the unshakable sentimental attachment to the area in electoral narratives.
Of the rest of western Sydney, Labor holds the vast
majority (a dozen or so seats), Greenway's been redistributed into oblivion and the
Libs' grip on the millionaire's playgrounds of Macarthur and Hughes (which is
more south than west anyway) is insurmountable.
Meanwhile, as Glenn notes, there are lots in play in SA -
seven in fact if you count the two Labor marginals.
February 4 New
South Wales poll - iffy preferences?
Taverner Poll in Sun-Herald
says 54 to 46 in
NSW. At the 2003 election it was 56 to 44.
From the primary votes, those 2pps look a little odd.
Taverner has primaries of 39 to 38,
a substantial change from 42.5 to 34.6
in 2003. Three and a half percent, give or take, has gone from Labor to the
Coalition, and the same number, 23 percent, will vote for someone else.
If you just apply that 3.5 to the two party
preferreds (aka distributing the 23 as they went in 2003), you get 52.5 to 47.5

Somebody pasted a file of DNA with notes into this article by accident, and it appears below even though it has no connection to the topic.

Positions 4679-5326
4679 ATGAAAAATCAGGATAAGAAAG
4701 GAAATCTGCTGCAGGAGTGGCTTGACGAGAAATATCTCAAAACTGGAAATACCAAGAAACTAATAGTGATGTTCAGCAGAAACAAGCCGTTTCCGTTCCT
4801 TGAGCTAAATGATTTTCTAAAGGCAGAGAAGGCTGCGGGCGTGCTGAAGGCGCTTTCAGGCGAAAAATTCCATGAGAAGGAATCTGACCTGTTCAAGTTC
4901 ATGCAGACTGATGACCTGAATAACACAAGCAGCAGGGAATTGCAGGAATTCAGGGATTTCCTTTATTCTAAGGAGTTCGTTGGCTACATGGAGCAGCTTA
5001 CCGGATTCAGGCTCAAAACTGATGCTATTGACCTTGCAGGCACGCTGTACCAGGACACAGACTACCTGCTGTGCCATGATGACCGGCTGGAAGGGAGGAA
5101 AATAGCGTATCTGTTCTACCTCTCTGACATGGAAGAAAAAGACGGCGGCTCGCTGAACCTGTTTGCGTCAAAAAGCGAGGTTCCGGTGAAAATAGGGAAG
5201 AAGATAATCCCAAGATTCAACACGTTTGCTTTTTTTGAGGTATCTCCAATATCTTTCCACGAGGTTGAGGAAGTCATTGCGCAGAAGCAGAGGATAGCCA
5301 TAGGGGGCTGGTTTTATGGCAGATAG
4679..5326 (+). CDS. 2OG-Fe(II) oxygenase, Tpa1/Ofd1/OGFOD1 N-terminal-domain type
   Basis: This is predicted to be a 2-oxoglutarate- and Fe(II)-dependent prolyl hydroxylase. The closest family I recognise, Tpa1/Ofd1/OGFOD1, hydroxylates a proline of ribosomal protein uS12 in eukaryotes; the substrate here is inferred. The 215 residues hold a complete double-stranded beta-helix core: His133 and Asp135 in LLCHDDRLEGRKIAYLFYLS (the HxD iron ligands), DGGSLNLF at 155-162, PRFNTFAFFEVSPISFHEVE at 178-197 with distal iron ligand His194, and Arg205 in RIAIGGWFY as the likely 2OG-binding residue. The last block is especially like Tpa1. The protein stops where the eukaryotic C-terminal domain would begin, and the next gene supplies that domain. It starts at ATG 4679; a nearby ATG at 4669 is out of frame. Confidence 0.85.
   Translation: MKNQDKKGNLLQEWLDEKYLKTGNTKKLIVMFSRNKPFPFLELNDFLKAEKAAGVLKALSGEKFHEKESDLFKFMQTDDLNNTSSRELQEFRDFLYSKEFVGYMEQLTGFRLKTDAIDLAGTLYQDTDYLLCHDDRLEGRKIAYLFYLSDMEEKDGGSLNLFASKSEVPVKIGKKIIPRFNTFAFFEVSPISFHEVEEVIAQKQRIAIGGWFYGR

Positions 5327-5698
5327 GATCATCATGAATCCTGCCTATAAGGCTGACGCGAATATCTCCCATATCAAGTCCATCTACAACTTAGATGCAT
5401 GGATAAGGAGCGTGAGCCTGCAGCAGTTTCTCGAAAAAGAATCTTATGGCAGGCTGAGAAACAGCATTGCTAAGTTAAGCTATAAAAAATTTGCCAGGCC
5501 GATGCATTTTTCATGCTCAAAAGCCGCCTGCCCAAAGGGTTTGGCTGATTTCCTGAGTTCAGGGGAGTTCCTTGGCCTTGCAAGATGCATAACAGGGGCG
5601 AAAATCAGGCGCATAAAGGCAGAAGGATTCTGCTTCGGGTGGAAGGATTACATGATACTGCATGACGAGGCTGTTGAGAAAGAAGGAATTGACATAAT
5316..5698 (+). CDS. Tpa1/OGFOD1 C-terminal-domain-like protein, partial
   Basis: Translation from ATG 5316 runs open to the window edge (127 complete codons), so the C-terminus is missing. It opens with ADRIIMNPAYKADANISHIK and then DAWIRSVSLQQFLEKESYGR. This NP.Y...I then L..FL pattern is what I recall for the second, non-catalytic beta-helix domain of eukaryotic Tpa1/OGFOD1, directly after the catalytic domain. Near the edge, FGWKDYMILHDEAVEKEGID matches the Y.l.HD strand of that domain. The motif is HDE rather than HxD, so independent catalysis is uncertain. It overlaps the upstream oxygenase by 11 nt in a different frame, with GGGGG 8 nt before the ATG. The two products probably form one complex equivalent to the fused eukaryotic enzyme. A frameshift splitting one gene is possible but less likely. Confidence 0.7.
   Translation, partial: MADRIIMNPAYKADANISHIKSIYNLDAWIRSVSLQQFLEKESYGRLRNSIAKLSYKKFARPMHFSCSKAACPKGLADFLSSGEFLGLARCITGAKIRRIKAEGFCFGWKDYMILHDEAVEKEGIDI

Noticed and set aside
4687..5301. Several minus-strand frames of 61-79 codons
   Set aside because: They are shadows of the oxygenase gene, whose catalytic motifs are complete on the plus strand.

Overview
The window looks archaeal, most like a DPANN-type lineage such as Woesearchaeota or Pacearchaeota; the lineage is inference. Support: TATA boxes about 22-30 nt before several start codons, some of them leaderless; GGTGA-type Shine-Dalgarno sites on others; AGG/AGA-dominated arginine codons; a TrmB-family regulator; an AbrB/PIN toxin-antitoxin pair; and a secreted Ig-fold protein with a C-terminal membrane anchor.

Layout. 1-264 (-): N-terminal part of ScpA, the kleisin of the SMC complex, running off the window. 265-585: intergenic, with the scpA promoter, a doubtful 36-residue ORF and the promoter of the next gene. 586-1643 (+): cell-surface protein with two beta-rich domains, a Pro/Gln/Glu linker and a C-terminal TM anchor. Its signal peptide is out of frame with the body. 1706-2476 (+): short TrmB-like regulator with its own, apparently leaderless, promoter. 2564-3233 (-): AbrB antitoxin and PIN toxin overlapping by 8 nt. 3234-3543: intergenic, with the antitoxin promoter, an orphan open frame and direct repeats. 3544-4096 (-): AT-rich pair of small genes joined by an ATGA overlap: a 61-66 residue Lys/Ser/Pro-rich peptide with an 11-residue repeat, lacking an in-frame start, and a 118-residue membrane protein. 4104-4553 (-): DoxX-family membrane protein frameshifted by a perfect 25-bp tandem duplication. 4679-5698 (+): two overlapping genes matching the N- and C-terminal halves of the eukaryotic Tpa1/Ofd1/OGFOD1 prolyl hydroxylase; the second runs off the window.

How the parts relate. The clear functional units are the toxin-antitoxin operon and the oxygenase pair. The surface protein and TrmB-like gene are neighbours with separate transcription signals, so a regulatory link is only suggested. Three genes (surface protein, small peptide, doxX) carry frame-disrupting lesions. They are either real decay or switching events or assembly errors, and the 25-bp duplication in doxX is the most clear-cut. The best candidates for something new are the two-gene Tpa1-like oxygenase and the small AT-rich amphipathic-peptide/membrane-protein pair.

- much more encouraging for the Coalition.
Don't know how Mr Mitchell-Taverner does his
preferences, but hopefully he remembers that under optional preferential voting
about half of them will probably "exhaust", including Green ones.
[Update: I popped him an email, but he hasn't responded.]
(Note: with sample of 626 perhaps they too should
earn a semi-Mickey (re below). Maybe we'll make 600 the cut-off.)
31 'Tiser poll
good for Rudd in Kingston
This one gets a half-Mickey, for a sample size of only 592. It shows
Labor ahead in the Adelaide seat of Kingston 56
We could be finicky and note that this is a
smaller swing to the ALP - six percent off the 2004 result - than that
shown in last
week's Newspoll - eight percent nationwide.